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The disease

Brucellosis is a disease caused by bacteria of the genus Brucella. It mainly affects cattle, pigs, goats, sheep and dogs. It is transmitted to humans via contact directly to sick animals, through wounds and mucous membranes, or indirectly, by ingestion of animal products and inhalation. In animals it induces abortions, reduces fertility and decreases milk production. In humans it causes repeated episodes of high fever - Malta fever - and other symptoms such as headache, joint pain, fatigue and depression.

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Brucellosis is one of the most widespread zoonoses in the world. The regions with the highest risk of infection are the Mediterranean basin, South and Central America, Eastern Europe, Asia, Africa and the Middle East. Controlling and eradicating it involves high economic costs and complex logistics and advanced veterinary and medical infrastructure. source The lack of resources in developing countries development, where domestic animals are the main source of food, traction and transport, makes the disease a cause of severe economic loss and human suffering.


Vaccination and treatment

There is no humanvaccine for brucellosis. There is a treatment combining several antibiotics, but it is long and expensive and difficult to apply in many areas. The best way to control brucellosis is to reduce or eliminate infection in sick animals. Vaccines are available for this purpose, but they do not provide absolute immunity, and make it difficult to distinguish between vaccinated and infected animals, as their antigens are identical to those of virulent strains.


Lines of research

Brucella escapes early detection by the immune system as it does not possess macromolecules with patron saint molecular associated with tagged pathogens. Thus, before activation of the immune system, the bacterium has adaptive time to reach the interior of certain cells, multiply and generate disease.

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Our work aims to:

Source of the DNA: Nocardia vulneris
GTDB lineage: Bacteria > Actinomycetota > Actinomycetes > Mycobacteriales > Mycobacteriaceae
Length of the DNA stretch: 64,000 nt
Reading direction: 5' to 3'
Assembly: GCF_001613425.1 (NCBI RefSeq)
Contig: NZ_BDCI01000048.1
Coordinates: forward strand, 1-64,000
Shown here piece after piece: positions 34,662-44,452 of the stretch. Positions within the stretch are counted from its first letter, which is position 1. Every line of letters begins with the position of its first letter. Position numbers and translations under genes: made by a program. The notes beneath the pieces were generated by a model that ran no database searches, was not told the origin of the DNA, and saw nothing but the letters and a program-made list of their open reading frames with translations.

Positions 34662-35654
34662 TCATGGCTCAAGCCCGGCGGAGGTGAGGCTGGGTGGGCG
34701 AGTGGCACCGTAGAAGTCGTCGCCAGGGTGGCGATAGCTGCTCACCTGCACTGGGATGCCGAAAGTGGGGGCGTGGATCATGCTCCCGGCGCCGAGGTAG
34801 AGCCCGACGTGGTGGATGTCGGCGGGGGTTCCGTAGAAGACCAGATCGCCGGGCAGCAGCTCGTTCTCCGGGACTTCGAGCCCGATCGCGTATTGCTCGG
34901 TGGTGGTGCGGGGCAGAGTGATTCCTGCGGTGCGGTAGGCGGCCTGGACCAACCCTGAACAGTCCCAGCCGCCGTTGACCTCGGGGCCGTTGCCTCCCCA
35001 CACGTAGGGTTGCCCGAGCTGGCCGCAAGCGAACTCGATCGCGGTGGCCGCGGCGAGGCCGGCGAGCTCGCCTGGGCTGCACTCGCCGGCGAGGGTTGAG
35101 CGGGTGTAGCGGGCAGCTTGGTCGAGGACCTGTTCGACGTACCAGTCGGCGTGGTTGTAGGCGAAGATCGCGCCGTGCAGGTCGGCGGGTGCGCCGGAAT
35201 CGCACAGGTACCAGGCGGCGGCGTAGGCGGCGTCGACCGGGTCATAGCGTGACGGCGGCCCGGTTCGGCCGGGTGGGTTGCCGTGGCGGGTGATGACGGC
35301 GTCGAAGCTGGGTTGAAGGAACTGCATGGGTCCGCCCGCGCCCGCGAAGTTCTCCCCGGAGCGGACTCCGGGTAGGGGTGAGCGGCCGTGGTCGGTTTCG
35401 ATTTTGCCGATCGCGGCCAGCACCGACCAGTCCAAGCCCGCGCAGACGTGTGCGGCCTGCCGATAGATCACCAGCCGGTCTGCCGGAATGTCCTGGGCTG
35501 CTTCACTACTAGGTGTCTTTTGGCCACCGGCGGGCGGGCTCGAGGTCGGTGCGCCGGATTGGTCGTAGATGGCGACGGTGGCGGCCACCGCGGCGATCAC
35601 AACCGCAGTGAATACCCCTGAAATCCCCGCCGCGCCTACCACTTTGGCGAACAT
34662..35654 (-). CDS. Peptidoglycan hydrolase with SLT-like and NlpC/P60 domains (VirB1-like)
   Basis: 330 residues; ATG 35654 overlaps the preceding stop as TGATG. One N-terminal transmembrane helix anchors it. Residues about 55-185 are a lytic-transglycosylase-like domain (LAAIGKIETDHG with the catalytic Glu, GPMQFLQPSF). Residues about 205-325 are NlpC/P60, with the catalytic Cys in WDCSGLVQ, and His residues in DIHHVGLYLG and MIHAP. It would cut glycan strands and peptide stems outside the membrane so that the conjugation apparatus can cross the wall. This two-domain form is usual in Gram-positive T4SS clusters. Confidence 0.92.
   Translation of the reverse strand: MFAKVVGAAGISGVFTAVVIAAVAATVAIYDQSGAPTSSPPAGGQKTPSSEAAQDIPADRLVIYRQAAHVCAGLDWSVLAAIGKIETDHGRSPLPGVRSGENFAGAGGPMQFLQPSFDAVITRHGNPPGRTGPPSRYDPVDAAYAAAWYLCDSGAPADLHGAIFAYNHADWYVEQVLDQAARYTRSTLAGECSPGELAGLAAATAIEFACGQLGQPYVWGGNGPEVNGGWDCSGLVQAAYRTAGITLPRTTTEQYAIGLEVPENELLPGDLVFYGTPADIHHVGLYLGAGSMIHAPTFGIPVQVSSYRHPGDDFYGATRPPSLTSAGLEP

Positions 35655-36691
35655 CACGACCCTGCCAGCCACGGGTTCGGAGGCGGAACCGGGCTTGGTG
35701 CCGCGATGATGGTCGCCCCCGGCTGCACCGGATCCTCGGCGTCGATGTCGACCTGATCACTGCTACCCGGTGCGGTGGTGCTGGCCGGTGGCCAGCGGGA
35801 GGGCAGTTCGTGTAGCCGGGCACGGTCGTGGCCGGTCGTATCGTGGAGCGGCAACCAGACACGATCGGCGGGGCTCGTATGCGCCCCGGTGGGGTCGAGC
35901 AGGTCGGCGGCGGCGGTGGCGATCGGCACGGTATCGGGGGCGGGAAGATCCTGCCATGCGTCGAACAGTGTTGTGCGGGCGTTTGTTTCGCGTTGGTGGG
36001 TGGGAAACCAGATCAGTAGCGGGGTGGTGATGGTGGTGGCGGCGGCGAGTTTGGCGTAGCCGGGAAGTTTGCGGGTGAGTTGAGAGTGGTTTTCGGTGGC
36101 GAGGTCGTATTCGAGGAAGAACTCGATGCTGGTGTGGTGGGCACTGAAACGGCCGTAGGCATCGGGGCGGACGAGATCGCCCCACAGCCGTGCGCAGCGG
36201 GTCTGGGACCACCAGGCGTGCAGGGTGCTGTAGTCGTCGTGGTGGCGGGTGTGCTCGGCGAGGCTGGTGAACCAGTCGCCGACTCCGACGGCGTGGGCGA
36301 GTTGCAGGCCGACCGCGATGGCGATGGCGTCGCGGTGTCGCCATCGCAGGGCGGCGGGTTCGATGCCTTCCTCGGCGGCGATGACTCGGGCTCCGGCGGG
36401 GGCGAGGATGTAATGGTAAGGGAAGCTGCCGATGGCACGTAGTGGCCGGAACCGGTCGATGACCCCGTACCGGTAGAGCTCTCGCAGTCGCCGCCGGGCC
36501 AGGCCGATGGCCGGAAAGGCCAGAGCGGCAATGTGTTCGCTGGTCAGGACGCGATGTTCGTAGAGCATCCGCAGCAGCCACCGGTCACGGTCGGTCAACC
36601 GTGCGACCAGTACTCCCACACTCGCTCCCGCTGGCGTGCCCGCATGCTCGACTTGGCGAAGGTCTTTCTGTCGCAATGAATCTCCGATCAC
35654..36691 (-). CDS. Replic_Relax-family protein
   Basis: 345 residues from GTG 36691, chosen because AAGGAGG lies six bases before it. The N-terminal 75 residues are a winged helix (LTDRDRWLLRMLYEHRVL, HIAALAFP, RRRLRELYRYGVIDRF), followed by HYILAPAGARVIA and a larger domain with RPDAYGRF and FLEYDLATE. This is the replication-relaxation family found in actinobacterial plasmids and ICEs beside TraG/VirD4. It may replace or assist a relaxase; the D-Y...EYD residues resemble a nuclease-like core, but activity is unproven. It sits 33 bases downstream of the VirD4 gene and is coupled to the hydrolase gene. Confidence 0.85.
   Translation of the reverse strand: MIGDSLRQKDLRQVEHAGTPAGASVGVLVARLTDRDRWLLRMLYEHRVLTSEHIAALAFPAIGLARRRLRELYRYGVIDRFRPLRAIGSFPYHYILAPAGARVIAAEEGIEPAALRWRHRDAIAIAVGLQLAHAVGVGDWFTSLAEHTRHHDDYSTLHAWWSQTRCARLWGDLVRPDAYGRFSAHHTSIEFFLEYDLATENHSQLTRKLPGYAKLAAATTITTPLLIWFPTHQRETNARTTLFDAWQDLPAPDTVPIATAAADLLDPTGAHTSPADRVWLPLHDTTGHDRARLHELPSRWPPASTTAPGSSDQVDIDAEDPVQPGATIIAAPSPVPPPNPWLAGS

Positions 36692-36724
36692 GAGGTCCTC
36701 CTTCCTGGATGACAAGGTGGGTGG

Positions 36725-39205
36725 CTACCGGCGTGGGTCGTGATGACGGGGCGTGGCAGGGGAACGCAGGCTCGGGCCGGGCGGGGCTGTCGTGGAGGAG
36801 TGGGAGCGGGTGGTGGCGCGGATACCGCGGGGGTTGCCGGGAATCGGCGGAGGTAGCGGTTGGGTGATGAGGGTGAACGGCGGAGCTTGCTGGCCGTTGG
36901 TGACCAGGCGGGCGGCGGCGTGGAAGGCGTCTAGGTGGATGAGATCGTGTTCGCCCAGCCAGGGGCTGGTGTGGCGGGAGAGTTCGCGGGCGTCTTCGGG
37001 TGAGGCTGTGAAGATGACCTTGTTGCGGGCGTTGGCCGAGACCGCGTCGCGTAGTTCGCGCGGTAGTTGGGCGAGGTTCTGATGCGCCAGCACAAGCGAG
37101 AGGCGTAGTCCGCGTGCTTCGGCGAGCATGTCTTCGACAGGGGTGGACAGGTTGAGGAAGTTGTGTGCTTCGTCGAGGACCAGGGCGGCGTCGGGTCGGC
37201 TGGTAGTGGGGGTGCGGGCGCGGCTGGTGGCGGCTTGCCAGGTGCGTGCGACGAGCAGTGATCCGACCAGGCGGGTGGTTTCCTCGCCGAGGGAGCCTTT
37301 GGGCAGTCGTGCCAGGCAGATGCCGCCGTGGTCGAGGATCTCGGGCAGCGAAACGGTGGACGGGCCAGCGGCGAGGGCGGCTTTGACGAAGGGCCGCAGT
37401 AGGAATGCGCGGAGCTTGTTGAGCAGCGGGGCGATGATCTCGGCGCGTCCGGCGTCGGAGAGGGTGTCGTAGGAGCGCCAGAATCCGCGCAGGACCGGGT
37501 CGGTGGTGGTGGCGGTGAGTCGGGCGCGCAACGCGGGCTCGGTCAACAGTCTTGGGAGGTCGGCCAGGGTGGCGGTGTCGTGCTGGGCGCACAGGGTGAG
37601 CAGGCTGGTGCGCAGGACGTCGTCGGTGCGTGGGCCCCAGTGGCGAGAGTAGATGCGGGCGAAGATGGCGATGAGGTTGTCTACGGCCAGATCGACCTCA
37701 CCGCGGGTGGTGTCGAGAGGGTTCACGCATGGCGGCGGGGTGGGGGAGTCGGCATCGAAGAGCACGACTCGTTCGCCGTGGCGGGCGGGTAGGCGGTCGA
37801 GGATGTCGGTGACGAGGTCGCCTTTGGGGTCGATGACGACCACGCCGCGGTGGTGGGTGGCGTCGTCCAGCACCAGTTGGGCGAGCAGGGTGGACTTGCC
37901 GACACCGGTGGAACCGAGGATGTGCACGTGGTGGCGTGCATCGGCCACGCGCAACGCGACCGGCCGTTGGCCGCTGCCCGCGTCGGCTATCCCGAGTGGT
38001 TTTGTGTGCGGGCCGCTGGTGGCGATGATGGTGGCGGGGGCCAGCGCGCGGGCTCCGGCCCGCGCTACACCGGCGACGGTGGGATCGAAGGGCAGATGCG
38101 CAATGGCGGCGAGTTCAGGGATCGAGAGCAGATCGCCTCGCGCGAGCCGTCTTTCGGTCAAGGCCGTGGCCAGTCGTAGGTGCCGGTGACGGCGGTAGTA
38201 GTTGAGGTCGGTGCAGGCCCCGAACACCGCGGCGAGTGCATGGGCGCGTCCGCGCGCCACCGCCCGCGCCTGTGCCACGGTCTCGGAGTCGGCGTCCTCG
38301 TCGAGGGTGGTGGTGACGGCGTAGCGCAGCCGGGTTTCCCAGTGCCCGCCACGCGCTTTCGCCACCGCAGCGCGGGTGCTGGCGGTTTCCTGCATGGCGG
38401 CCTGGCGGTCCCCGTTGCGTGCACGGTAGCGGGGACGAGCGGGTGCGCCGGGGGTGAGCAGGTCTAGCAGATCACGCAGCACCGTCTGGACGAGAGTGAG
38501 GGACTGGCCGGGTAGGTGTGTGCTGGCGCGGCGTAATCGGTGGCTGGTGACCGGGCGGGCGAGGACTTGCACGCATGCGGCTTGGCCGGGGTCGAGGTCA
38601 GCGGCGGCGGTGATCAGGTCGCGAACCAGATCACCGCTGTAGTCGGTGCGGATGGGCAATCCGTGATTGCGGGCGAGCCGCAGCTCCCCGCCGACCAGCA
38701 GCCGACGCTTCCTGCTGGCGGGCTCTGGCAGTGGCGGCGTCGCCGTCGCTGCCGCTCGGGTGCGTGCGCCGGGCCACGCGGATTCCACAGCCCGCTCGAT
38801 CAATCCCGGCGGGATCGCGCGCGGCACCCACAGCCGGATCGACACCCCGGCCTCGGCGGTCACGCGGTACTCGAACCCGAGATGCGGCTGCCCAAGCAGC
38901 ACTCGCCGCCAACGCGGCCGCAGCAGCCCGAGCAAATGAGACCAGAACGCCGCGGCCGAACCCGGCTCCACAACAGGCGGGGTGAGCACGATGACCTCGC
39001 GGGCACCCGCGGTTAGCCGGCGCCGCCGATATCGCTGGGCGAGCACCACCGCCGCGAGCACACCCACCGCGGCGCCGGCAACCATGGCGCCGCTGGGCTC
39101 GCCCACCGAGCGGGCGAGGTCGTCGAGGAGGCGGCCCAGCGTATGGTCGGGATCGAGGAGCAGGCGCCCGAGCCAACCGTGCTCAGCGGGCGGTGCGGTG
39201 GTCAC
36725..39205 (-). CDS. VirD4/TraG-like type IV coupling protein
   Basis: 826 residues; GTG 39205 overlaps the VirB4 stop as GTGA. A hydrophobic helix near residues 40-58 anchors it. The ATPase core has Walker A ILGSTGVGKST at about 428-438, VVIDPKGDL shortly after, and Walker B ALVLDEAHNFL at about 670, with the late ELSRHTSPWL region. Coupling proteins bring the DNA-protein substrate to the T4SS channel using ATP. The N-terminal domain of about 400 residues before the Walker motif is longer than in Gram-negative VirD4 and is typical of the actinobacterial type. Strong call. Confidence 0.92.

(a) to develop new vaccines against ovine and porcine brucellosis.

(b) improving diagnostic tools.

(c) to gain a better understanding of the mechanisms of pathogenicity of the causative agent of brucellosis.

(d) to carry out actions of teaching and international cooperation.

In partnership with the School of Medicine of the University of Navarra, we are taking part in ICONZ - AfricaICONZ - Africa, an international project that aims to improve animal health and production in several countries on the African continent.


Team researcher Bacterial pathologies. Brucellosis


Ignacio Moriyón (PhD)

Co-researcher Main


+34 948 425600 Extension: 806356

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Raquel Conde (PhD)

Principal Investigator


+34 948 425600 Extension: 803393

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Maite Iriarte Cilveti (PhD)

Research fellow


+34 948 425600 Extension: 806524

View CV "View CV of Maite Iriarte Cilveti (PhD)".

Amaia Zúñiga Ripa (PhD)

Research fellow


+34 948 425600 Extension: 806205

View CV "View CV of Amaia Zúñiga Ripa (PhD)".

Miriam Salvador (PhD)

Research fellow


+34 948 425600 Extension: 806205

View CV "View CV of Miriam Salvador (PhD)".


Alberto Delgado

Specialist technician


+34 948 425600 Extension: 806205

View CV "View Alberto Delgado's CV".

Aitor Elizalde

PhD Student


+34 425600 Extension: 806205

Maite Loperena

PhD Student


+34 425600 Extension: 806205

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